Refers to the so-called “special section 301” Omnibus Trade and Competitiveness Act of 1988. The ordinary section 301 of the U.S. Trade Law allows the U.S. to take retaliatory measures against countries applying “unfair” trade practices to U.S. trade. The special 301 authority is designed to enhance the U.S. administration’s ability to negotiate improvements in foreign intellectual property regimes either bilaterally or multilaterally.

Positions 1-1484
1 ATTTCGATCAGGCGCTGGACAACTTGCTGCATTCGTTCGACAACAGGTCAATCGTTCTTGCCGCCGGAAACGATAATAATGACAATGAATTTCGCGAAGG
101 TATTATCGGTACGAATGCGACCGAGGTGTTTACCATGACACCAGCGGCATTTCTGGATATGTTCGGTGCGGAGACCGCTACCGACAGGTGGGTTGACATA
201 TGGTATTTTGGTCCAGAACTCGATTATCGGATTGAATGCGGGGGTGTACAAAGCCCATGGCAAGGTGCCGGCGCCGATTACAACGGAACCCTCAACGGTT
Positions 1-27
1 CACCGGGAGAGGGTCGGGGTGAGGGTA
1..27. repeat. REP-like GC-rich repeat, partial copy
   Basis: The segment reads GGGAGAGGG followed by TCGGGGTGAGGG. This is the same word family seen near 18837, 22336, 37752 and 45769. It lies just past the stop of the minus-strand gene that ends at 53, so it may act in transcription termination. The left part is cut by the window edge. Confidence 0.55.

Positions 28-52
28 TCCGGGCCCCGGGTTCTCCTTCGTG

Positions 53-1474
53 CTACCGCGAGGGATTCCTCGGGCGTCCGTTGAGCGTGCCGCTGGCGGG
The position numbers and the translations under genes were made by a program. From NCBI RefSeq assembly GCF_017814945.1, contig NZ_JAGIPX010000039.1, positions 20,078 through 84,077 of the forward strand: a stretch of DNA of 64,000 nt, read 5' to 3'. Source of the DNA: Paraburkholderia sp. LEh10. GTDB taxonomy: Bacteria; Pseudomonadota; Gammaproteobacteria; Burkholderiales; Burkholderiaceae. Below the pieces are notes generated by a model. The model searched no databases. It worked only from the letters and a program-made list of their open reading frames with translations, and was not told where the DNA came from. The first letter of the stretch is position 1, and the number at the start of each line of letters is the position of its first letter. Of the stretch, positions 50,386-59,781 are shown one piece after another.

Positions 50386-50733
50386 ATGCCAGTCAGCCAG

The statute requires the United States Trade Representative (“USTR”) to annually identify those foreign countries which deny adequate and effective protection of intellectual property rights or fair and equitable market access for Americans relying on intellectual property protection. Those countries not making improving such conditions or entering into good faith negotiations may be identified as “priority foreign countries” and may be subject to further investigation and various trade consequences. The legality of special 301 under international trade agreements has often been questioned.